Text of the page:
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"God wants to lay his hands on some of you tonight," announced the pastor of the Two Rivers Baptist Church in Nashville. For most of the teenagers in the congregation this was the best offer they were going to get - almost all of them had signed up for True Love Waits, a celibacy pledge which aims to keep the Bible belt buckled. It seemed relatively simple - date God, not the cute guy with the wandering hands. But then things got more complicated. The pastor sandwiched one member of his flock between two young believers who had fallen from grace. They stood back- to-back and linked arms and then the pastor tied them all together with a length of yellow rope. It looked like a Sears catalogue version of troilist bondage but it turned out to be a theological argument. "Guess who had to have sex with them?" the pastor yelled. There was embarrassed laughter. Joel, caught in the middle, blushed fetchingly. He wasn't meant to be having sex with anyone, and certainly not Mike. "CHRIST has to have sex with you!" shouted the pastor, with the mild tetchiness teachers always display when the class is slow on the uptake.

The odd prurience of the scene was typical of the movement - earlier we had seen a youth teacher coaching his wards in non-sinful disco dancing. "You know when certain body parts come together something's gonna happen," he said with a southern chortle. He meant "seyux" and he appeared to be enjoying the liberty his educational role allowed him, demonstrating forbidden holds with considerable cheerfulness. Later, conducting a peripatetic session in the local mall, he roped in a hapless Muslim family to serve as an example of conjugal happiness, serenely unaware of his impertinence. But the humour of this soon began to lose its appeal. Witold Starecki's film for Witness (C4) was overlong - 15 minutes in this company was more than enough - but it did at least allow the joke to pall, so that disgust could replace disbelief. Perhaps he intended it that way - the true malevolence of the movement was most explicitly revealed towards the end of his film, by which time the viewer's queasiness was rising to meet it.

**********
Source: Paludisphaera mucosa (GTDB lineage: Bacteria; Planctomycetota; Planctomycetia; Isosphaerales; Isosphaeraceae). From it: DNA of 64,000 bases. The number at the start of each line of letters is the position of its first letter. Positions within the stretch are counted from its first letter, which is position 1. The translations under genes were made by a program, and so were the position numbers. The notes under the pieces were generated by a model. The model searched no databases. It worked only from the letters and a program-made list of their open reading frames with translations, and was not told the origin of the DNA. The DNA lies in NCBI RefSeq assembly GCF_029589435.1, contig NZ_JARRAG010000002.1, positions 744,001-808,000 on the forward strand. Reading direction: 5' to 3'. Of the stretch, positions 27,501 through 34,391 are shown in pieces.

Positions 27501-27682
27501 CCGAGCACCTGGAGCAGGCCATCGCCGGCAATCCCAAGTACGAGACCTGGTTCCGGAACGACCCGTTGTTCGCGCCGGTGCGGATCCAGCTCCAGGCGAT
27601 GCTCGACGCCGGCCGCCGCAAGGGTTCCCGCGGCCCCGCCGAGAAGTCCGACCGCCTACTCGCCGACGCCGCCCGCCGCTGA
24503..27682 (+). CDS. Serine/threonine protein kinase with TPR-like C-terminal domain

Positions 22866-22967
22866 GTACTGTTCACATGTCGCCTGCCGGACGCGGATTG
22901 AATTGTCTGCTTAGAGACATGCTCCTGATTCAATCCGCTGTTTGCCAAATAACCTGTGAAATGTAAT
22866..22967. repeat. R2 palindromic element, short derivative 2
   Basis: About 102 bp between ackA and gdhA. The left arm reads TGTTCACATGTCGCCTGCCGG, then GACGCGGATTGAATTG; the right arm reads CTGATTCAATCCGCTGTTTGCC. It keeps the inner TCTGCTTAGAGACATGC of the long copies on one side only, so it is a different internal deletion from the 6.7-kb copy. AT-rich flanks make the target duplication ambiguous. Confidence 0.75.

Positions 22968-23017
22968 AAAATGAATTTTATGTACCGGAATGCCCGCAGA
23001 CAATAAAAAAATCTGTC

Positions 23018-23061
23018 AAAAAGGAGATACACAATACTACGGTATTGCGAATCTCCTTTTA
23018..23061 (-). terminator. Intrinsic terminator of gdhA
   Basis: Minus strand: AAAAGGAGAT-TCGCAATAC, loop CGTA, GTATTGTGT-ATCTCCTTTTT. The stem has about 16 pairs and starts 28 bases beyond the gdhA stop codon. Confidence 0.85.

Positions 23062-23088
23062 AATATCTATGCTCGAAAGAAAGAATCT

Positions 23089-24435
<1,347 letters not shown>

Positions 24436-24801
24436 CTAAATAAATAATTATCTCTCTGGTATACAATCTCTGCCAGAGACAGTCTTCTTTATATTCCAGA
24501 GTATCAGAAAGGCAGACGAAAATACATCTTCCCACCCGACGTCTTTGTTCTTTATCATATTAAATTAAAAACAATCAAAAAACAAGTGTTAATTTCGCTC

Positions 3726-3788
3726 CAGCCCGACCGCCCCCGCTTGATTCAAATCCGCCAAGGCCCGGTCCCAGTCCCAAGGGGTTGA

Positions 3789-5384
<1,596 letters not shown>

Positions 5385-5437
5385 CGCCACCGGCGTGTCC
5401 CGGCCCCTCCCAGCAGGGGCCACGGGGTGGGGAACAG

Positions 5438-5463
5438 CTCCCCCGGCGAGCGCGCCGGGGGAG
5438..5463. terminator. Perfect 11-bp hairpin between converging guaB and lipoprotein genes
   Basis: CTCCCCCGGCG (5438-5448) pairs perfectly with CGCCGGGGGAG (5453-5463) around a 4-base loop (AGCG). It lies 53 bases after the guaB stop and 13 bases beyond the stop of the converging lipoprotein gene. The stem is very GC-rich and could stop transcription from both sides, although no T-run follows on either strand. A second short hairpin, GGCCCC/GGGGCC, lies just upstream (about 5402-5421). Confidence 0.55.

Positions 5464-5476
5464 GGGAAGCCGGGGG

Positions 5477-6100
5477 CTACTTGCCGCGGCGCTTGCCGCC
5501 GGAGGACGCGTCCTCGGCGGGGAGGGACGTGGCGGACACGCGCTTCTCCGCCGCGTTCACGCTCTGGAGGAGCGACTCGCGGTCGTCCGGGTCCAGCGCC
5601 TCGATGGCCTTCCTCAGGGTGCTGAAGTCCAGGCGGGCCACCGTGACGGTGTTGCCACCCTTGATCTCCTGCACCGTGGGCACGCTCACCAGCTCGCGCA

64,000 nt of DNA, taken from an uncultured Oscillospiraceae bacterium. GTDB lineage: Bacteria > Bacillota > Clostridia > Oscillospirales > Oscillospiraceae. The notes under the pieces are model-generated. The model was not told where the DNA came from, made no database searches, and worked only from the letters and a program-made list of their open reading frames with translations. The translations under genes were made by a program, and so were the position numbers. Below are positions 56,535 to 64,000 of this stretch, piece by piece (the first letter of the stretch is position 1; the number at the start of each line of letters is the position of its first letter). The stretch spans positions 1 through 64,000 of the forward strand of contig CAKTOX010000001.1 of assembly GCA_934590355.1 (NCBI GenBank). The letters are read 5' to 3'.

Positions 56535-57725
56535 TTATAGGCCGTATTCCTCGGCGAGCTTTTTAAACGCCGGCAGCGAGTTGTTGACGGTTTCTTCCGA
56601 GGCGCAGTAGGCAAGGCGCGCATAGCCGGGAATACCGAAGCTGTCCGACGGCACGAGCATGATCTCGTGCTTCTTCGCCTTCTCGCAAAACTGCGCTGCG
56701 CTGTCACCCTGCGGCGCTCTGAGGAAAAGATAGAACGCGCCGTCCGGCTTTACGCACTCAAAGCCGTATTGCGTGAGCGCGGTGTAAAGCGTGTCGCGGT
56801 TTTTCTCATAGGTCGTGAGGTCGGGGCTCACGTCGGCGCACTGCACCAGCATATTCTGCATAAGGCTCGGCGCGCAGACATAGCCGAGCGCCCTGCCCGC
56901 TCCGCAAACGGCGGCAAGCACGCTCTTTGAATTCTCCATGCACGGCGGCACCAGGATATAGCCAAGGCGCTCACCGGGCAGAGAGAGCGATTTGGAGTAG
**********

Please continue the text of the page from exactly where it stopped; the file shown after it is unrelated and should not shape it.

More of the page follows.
"You're not a Christian," snapped Dawson McAllister, a bible-thumping talk-show host (he actually has a sidekick who thumps it for him and then hands over the appropriate Biblical sound-bite). Dawson was talking to a young girl who had the temerity to disagree with him, an independence of mind for which she was "going to go straight to Hell". Even Dawson could tell that this sounded ugly, but he was only obeying orders - "God told me to get tough on you," he said. The spirit of sanctimonious bullying wasn't exactly unique: "All of us here are trying to live right and serve God and Jessie doesn't want to," said a mother of her confused and unhappy daughter, "it's like the force of good and evil and they don't mix." The film ended with a little orgy of destruction, over-excited adolescents sublimating their natural urges by attacking tapes and CDs with a sledgehammer. It was hateful - a religion composed of denial and hatred and fearfulness - not so much Love Waits as Love Don't Live Here Anymore.

Citizen 2000, earlier in the evening, was the latest instalment of Channel 4's long-range observation of 20 children born in 1982. This episode was about friendship and it wasn't greatly assisted by the fact that most of those involved still display the tumbling incoherence of children. They talked with great energy but you could barely understand a word they said and the bitty structure of the programme didn't help much. I thought wistfully of Seven Up, the great Granada series which invented the idea of time-lapse photography of a human life, and which took greater care introducing its subjects to new audiences.